Rakim Told Me (Book)

Artist: Brian ColemanTitle: Rakim Told Me (Book)Rating: 4 1/2 StarsReviewed by: Paine

When an artist today reflects on one of their songs with, “it is what it is,” it leads to something bitter-tasting in the mouth of every purebred Hip-Hop listener. After all, many of us would kill for the chance to ask Biz Markie about the inspiration for “The Vapors.” Veteran Hip-Hop journalist Brian Coleman has begun a series that allows artists to reflect individually on their albums in-depth, providing fans with cumulative liner notes some classic Hip-Hop albums. Rakim Told Me (Wax Facts) tackles a dozen or so Golden Age nuggets in and around 1988. The reading is as intriguing as it is necessary to Hip-Hop preservation.

Brian Coleman’s best attribute is his silence. Though he writes outstanding prose, such as signifying the psychedelic cleverness of Ultramagnetic MC’s Critical Beatdown, he spends most of the book letting artists do the talking. Some are short on details, much to the chagrin of the reader. DMC and Slick Rick don’t go nearly into as much depth as KRS-One or Ice-T. Still, it’s interesting to see what anybody has to say. Little known facts such as Schooly D’s DJ having stage-fright or Dana Dane penning chunks of “Nightmares” in 1980, these are the jewels of the read. Before each session, Coleman captures the significance of each artist, each album, and sometimes each song.

Rakim Told Me looks back and does its research. While every reader may have opinions on what should have been included [In Full Gear and The Geto Boys], Coleman does include easily overlooked West classics like Life Is… Too Short and Nobody Does it Better (DOC), as well as the genre-forgotten, Mantronix’ The Album. For groups, there is great chemistry. Erick Sermon and PMD play off of each other as they have in music in looking back at Strictly Business. Dave and Pos are joined by Tom “Tommy Boy” Silverman in revisiting Three Feet High & Rising for a discussion on the music and the business involved. Absences like Prince Paul, Eric B., and Run are tolerable, but hurt the read, in simple curiosity. Nobody slings mud – too much, anyway. Some artists, such as KRS’ description of Scott La Rock, are so powerful, that they seem there. Rakim shows Eric B. nuff respect too. Like TV’s The Wonder Years, everything is peace in retrospect.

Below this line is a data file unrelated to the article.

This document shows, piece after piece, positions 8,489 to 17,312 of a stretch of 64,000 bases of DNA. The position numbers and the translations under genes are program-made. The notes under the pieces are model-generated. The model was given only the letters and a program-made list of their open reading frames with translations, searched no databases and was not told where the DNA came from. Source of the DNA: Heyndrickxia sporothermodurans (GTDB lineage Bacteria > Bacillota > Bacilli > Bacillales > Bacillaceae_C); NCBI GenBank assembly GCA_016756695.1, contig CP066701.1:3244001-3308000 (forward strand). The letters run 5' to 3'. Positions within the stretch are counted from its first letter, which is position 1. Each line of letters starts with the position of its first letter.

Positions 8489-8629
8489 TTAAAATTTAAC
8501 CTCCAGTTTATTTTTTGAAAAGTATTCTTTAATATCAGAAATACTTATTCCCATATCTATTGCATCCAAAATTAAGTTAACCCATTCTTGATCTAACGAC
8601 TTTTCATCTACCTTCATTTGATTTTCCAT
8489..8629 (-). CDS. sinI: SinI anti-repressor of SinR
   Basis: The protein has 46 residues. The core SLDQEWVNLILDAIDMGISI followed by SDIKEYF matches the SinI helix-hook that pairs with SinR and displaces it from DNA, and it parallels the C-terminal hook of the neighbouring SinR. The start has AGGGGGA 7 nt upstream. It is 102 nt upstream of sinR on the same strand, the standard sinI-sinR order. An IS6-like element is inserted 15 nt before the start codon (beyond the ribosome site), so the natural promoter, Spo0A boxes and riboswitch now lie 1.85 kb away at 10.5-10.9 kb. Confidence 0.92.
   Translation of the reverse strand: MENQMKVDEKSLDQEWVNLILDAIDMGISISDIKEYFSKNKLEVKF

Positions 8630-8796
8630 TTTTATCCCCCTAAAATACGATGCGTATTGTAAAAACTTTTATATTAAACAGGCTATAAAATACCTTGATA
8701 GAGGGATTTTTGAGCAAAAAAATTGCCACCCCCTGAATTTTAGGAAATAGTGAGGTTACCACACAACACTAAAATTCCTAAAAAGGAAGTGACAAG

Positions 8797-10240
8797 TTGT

For those who love Hip-Hop music history, this book will sit comfortably next to Ego Trip’s Book of Rap Lists on your coffee tables – that essential. It’s a fun, easy read, that’s worth coming back to. Brian Coleman is innovative in concept, and quiet with the pen. His love and passion still manage to seep out of every page, every album. This is the Hip-Hop book of 2005, and a staple in this writer’s holiday shopping bag.

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